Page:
US interfering in Iraqi Affairs.
US Ambassador to Iraq, Zalmay Khalilzad, has apparently passed a message on to the shia list that President Bush himself will not accept Jafari as Prime Minister. It is indeed unnacceptable for the US to involve itself in Iraq's affairs in this way, especially with the shia list furious over the murders of around 20 worshippers at a baghdad mosque by the US army earlier this week, although with 133,000 US troops stationed in the country it shouldn't come as a surprise that the US is making a mockery of Iraq's sovereignty.
Some shia are refering to Zalmay Khalilzad's current one-sidedness in his approach to them as being an indicator of 'The second great US betrayal', with the first betrayal being the US leaving Saddam to slaughter the shia back in 1991, after Bush I had called on them to rise up. Indeed, the succesful sunni insurgency has made the US rethink their approach to the Iraq situation and there has now been a convergence of US-Sunni interests. However, they are trying to mollify the sunnis at the expense of the shia and it is a risky game they are playing. The success of the minority sunni's tactic of bombing their way back to the negotiating table is down, in no small part, to the fact that they made up the majority of Iraq's military class under Saddam and thy have utilised their expertise to deadly effect.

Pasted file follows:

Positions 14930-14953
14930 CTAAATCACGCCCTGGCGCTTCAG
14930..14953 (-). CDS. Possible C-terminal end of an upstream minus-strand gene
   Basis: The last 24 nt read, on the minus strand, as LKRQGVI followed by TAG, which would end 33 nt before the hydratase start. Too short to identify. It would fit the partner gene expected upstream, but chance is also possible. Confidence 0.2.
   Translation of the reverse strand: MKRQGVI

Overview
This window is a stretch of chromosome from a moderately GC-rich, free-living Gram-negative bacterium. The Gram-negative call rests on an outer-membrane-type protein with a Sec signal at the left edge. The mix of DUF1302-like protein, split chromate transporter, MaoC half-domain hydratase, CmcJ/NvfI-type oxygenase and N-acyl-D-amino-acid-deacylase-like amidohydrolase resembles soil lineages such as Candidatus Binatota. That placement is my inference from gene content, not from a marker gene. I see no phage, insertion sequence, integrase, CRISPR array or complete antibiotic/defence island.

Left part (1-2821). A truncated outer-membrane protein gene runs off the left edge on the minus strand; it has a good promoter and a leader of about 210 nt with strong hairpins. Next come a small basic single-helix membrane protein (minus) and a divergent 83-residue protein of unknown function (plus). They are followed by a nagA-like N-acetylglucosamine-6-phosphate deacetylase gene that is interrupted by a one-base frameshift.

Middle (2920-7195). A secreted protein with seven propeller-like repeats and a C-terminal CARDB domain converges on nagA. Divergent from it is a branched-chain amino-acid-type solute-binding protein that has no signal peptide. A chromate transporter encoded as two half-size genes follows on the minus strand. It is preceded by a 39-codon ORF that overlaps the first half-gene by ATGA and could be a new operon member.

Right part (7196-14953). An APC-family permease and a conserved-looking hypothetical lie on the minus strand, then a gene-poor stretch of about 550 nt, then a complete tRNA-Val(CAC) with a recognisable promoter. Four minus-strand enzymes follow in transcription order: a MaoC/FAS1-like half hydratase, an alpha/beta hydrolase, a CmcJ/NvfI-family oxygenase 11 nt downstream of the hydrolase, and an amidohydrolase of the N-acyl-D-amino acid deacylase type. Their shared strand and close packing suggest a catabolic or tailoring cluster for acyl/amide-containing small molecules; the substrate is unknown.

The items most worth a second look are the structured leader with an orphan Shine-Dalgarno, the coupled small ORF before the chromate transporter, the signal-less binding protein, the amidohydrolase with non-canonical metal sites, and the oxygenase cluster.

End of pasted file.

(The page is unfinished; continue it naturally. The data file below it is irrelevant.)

But the shia have organised militias, some trained by Iran, like the Badr Brigade, and some with previous experience of battle against the US, like Moqtada Sadr's Mahdi Army and their sheer number should surely put the US off antagonising this community. Indeed Badr's political wing, SCIRI, have called for Khalilzad to be expelled from Iraq and other members of the shia political elite have called on the US to hand security responsibility to them. If indeed Bush has deemed Jafari to be unacceptable to him, he is once again showing his ignorance of the reality on the ground in Iraq. By pursuing this path of provoking the shia, he may be nailing the coffin shut on his own Iraq project, whatever that was. To this day, it is still unclear as to why he really invaded Iraq. Was it to bring democracy to Iraq and empower the shia islamists? Not likely. Was it to disarm Saddam of his WMD's? They have been proved to be a myth.Was it to make Iraq a long-term base for US imperial goals? How long does he think the Iraqi people will tolerate the occupation, especially when he prods the majority of it's population the way he is doing through Khalilzad? Some say his only goal was to bring sectarian strife and chaos to Iraq. If so he has succeeded. However his own armed forces, and much more importantly, the Iraqi people may pay a huge price in blood for doing so.